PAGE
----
a demonstration that, if a car should “fail to proceed” (in classic

parlance) a replacement would be on hand within 25 hours.

As we left, we were presented with a black ‘shopping bag” with

a Rolls-Royce logo. Inside was a copy of World Collections, an

almost 200-page glossy A4 magazine, published quarterly by

Fairfax Media, which includes a three page article on the Auckland

Rolls-Royce dealership, entitled “Fresh Rolls.” There was also a

beautifully wrapped cup-cake, topped by a Rolls-Royce logo in

marzipan, and this survived the journey home to Christchurch.

Your reporter thoroughly enjoyed the evening, and it seemed

utterly appropriate that while on his way to the bus stop a vintage

Rolls-Royce should pass by. That was Ed and Colleen Pollard

in their 20/25 GNS30, who had joined friends for a fish and chip

picnic dinner in Cornwall Park; the weather was so nice that they

decided to take the Rolls-Royce.

NZRR&BC Issue 12-2 15

Twenty Topics by Dr David Davis

(Reprinted from Præclarvm 12-1 with the permission of the Author and Editor)

The NZ Rolls-Royce & Bentley Club Magazine 11-6 has an article

about fitting 4 wheel hydraulic brakes to an early 20hp GA69.

The story of how it was done is fascinating. A later front axle

has been used with the internals replaced with wheel cylinders

hydraulically linked to the brake pedal. Two separate master

cylinders with slave cylinders operate the rear brakes through

the existing levers. The installation required a lot of meeting

problems as they arose including the lubrication arrangements

for the front axle. I wonder if the hydraulics would lock the rear

brakes especially in the wet which is the main objection to 2 wheel

brakes. I suppose it would be a matter of balance between the front

and back. The modification passed compulsory certification.

There are two other front brake conversions that I know of being

76A5 which has had motor bike disc brakes fitted to the front

which involved machining new hubs. I understand that the pads

wear quickly due to the weight of the car. The other conversion is

Jim Kelso’s GRK81 which now has vacuum assistance applied to

the brakes including the RR front axle fitted many years ago by

Patrick Kane White .GF8, has vacuum assistance applied to its 2

wheel brakes which work well in dry weather but readily locks the

wheels in the wet.

Early in my ownership of 42G1, I asked Bert Ward should I fit

An excuse to publish photographs of three “Twenties” active here:

(clockwise from above) Philip Eilenberg’s Hooper bodied GEN39;

Mulliner Weymann Saloon with Division GFN49, cared for by

John Ferguson; and GTM28, James Young Drop-head Coupé

from 1934 replacing the 1928 Melhuish Tourer body, owned by

Vicky Ellis

front brakes to the car. Bert’s response was that, properly adjusted,

2 wheel brakes were more than adequate. After I had driven two

Silver Ghosts with 2 wheel brakes namely 45NA and 56 AG both

of which were great, I appreciated that he was right.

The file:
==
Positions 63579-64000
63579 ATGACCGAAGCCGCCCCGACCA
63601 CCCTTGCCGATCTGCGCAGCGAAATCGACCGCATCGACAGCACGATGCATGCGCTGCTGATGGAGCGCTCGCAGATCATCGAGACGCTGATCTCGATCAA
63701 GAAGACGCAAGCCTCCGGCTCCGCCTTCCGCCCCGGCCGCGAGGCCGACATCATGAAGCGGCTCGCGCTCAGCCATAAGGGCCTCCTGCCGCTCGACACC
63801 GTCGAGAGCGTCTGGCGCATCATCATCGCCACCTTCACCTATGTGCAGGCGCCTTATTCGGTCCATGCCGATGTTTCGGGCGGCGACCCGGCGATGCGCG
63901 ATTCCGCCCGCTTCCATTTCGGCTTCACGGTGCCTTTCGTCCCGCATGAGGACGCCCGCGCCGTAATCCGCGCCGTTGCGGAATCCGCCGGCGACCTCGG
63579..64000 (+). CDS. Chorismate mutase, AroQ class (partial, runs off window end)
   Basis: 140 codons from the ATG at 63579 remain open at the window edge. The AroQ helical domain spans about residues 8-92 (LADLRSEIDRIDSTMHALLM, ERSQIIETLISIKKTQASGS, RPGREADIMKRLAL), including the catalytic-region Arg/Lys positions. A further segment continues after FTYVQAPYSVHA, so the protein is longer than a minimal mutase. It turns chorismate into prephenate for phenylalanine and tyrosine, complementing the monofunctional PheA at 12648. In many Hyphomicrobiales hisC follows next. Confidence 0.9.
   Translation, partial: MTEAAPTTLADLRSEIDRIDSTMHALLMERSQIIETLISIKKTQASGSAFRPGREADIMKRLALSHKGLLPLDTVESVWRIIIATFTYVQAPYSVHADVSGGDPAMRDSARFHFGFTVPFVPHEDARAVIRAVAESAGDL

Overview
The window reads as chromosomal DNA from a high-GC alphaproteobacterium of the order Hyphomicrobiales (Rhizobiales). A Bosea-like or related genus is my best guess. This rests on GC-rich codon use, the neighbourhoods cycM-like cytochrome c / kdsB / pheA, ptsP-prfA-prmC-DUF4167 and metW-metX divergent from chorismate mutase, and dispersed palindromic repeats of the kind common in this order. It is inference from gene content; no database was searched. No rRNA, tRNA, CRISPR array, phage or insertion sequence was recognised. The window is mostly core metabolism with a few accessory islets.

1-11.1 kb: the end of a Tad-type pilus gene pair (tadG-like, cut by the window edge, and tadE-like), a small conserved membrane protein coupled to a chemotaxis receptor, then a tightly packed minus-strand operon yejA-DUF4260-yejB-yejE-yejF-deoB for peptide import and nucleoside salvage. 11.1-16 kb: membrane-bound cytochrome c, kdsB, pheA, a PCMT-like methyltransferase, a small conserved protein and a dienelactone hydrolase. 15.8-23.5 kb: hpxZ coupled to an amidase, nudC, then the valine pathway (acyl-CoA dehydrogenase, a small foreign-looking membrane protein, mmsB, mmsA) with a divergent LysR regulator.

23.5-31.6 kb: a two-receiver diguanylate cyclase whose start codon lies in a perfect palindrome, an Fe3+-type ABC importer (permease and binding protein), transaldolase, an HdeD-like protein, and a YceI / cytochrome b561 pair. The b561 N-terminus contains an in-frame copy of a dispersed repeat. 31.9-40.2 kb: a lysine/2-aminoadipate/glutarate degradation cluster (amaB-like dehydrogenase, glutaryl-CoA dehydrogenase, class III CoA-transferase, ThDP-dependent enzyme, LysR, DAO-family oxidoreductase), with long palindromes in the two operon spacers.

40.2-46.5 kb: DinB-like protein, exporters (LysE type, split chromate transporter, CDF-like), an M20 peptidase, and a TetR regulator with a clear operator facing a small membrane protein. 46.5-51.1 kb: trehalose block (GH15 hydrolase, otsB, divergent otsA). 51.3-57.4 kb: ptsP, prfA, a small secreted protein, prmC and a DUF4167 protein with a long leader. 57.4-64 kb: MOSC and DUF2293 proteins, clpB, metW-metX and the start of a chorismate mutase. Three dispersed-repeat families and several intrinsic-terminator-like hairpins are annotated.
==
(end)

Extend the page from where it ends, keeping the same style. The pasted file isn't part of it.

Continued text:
Early cars with A steering, such as Jim’s, have a special problem

as the forward seating position necessitates downward pressure

on the brake pedal rather than outward leg pressure as is the case

with D. The seating position on the latter is further away from the

pedal under the lower raked steering wheel. Clearly, nowhere near

as much comfortable pressure can be applied to the pedal in the

case of A steering as can be in the case of D. I can understand, then,

why there is a perception that A steering cars have a problem.

There is no doubt that the fitting of front brakes to a Twenty,

involves assistance as the pressure required to operate 4 brakes

effectively, is beyond leg strength which is a point raised by Bert.

I have always been wary of the RR servo system as reversing can

be unpredictable as can ahead, unless holding the wheel firmly.

There is a full discussion on the RR servo system in Fundamentals

of Car Performance by Hives etc including these issues which

relate to adjustment. That book also comments on the differences

between 2 and 4 wheel brakes noting that 60% of braking in the

servo system is taken up by the rear brakes the performance of

which in both systems is directly related to the proportion of the

car’s weight over the rear wheels. The book points out that, in

the end, it is all about tyre adherence to the road surface. The

book notes that the greatest retardation achieved in tests was

20ft/second, squared and that the limit for personal comfort of the

passengers in the rear of the car was 12ft/second, squared.

The vacuum assistance fitted to Jim’s car is effective and I would

say is more predictable than the RR servo. Of course the engine

has to be running for it to work which is not the case with the RR

system. It is interesting to note that the Springfield Factory retrofitted

vacuum brakes to Silver Ghosts, and a Canadian owner of

both Rolls-Royce and vacuum types, commented to me that he

preferred the vacuum.

The fitting of front brakes to an early car involves other

considerations besides assistance including whether king posts

and struts should be added to the bottom of the chassis frame to